Arcade Games Verticade

Overview

A MAME cabinet for vertical games

MAME is an open source emulator for arcade games. You can run it on your desktop computer or notebook, but that will not give you quite the right look and feel of an arcade game. Many arcade afficionados build their own custom cabinet around a computer running MAME, complete with arcade-quality joysticks and buttons, and with a case design inspired by typical arcade cabinets.

It is easy to get carried away – many of these cabinets end up with oversized control panels which carry multiple joystick and a dozen buttons. I decided to approach this from the other end of the spectrum: a small bartop cabinet with just the minimum of components needed to play my favorite games from the late 70s and early 80s. While I aimed for a small and clean cabinet, I did not want to compromise playability; so “proper” arcade-quality controls are used. The key components are:

Verticade cabinet

The finished Verticade cabinet.

Which games?

That’s all you need to play nearly all of the vertical-screen classics from the “Golden Age” of arcade games. I have currently installed (in roughly chronological order of their release, from 1978 to 1983):

Centipede is the only game that requires an external trackball, connected via USB. All other games can be played with the built-in controls, with minor compromises in very few cases. (The spaceship in Space Invaders and Galaxian is controlled via the joystick in 4-way mode, instead of a dedicated 2-way joystick or buttons; and Q*bert is played using the diagonal directions of the 8-way jostick.) I decided to omit Tempest – while obviously a classic from the Golden Age, the cabinet lacks both the spinner and the vector monitor for playing it “right”.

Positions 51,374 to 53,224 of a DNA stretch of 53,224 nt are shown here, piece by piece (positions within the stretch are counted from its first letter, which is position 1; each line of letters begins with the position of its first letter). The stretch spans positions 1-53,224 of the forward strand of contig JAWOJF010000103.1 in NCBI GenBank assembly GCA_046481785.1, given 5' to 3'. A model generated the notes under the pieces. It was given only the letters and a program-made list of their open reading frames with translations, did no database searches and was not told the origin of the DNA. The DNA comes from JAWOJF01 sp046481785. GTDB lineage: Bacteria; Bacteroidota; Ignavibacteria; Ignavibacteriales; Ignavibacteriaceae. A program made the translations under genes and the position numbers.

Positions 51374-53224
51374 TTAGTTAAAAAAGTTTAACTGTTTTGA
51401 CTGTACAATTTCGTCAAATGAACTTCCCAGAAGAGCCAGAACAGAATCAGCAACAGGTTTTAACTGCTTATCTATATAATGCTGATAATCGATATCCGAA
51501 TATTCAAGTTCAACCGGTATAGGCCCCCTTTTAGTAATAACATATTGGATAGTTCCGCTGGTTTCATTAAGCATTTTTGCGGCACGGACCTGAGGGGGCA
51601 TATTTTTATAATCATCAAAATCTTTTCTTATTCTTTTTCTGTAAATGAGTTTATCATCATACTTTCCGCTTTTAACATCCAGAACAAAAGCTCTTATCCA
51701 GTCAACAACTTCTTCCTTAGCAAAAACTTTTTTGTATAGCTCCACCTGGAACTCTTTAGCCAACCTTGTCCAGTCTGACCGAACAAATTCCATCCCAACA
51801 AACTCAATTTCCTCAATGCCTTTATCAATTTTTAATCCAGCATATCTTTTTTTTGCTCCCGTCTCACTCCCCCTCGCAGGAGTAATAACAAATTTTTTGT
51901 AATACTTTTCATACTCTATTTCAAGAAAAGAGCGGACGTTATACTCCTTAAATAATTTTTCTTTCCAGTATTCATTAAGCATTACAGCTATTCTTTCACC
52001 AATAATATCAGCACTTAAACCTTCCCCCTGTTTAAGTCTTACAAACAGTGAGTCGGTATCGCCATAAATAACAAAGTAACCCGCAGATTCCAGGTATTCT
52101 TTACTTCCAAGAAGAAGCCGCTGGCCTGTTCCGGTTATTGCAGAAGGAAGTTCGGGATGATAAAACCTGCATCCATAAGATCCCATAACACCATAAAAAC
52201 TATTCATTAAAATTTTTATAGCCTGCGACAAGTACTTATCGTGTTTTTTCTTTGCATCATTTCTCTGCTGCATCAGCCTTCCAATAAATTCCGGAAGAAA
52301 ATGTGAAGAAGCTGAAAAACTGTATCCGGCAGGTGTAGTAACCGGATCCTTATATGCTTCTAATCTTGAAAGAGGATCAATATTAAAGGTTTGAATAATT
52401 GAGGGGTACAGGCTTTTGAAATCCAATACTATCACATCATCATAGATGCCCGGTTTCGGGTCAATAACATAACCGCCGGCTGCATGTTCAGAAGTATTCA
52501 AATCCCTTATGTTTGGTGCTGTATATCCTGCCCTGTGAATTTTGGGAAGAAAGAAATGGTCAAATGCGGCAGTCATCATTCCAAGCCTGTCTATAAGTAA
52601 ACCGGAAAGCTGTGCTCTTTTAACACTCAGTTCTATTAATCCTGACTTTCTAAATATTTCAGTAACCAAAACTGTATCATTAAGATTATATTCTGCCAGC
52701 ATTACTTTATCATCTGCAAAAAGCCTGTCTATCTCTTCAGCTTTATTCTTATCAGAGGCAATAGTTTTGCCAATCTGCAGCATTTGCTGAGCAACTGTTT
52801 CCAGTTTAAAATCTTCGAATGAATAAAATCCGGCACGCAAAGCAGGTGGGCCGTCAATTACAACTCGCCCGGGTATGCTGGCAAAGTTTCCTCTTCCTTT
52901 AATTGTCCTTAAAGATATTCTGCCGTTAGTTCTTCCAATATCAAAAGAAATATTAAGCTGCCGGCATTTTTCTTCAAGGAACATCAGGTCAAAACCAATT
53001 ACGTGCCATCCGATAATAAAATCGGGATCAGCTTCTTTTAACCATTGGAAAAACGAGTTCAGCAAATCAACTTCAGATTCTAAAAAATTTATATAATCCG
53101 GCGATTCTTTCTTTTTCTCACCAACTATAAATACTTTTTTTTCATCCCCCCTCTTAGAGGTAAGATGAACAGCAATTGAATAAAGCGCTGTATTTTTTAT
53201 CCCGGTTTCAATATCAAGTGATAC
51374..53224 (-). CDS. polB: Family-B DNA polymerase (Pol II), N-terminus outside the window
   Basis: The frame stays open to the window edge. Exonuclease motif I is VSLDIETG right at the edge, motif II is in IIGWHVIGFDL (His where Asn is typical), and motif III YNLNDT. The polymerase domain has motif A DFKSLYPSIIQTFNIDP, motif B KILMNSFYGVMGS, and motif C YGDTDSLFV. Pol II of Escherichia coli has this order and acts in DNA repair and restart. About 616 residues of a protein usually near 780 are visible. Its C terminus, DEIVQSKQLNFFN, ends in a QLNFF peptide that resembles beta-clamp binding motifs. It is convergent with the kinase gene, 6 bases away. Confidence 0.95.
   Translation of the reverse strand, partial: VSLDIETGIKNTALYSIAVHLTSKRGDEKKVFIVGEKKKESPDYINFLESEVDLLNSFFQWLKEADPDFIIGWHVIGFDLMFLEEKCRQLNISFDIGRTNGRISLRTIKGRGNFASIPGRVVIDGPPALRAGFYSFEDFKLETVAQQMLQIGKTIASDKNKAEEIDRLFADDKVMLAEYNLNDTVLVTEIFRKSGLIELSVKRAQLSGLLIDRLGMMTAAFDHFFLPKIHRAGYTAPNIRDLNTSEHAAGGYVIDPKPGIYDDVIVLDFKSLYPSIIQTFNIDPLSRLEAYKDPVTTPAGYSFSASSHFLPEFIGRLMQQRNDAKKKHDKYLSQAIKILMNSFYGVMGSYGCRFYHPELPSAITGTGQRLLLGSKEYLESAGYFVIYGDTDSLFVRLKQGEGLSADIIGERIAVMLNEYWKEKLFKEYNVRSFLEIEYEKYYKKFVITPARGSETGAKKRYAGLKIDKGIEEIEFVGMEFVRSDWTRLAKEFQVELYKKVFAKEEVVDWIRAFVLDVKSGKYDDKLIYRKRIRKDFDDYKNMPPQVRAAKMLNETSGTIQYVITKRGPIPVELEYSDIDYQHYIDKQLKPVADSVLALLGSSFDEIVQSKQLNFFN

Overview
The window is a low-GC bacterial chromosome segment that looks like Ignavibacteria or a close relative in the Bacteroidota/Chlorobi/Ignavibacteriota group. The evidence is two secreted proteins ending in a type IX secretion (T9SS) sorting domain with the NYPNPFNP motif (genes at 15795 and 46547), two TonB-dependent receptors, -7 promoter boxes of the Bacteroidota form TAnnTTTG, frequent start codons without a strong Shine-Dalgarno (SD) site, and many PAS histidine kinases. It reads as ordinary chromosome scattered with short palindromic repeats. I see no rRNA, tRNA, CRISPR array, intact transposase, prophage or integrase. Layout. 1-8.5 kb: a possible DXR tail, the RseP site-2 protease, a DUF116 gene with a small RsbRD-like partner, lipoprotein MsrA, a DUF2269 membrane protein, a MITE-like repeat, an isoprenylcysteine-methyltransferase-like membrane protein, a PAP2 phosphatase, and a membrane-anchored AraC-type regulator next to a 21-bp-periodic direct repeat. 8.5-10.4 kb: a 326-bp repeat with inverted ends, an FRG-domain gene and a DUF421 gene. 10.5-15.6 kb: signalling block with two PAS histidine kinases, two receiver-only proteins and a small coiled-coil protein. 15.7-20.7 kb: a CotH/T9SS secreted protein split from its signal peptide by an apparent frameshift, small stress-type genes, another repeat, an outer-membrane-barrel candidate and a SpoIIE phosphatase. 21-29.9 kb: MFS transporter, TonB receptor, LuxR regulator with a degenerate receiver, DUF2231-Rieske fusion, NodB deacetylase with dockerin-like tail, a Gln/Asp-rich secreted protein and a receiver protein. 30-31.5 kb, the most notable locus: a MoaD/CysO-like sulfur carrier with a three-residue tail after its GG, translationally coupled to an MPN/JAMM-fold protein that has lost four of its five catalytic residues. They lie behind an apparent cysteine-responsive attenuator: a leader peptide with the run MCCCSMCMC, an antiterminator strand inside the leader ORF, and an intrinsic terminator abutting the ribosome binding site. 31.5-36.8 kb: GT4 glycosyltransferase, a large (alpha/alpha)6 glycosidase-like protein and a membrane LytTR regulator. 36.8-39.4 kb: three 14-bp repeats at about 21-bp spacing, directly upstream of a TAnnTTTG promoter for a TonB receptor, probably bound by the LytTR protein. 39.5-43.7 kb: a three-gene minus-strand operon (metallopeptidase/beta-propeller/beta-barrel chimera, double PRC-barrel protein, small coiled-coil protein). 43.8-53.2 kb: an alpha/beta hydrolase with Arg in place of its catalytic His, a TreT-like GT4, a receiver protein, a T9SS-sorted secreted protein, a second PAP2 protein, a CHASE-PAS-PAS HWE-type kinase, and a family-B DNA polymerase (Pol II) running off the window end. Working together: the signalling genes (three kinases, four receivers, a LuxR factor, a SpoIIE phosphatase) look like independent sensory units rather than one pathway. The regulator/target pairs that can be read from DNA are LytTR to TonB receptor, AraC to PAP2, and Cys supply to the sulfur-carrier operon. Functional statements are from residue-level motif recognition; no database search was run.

What’s here?

These pages describe the cabinet built from plywood and perspex and the software setup for the Raspberry Pi. The joystick gets some special attention: I modified the Sanwa mechanism a bit, so that the user can switch between 4-way and 8-way operation via the joystick knob.

By the way: After I had proudly come up with the “Verticade” name, I found Rasmus Koenig’s great web page which shows his own “Verticade” build, and several other MAME cabinets. Great designs and great step-by-step building instructions – highly recommended! Our two Verticades share the name and the focus on vertical games, but are otherwise rather different builds. Rasmus’ bartop is quite a bit larger, built around a 17” monitor and a mini-ITX PC.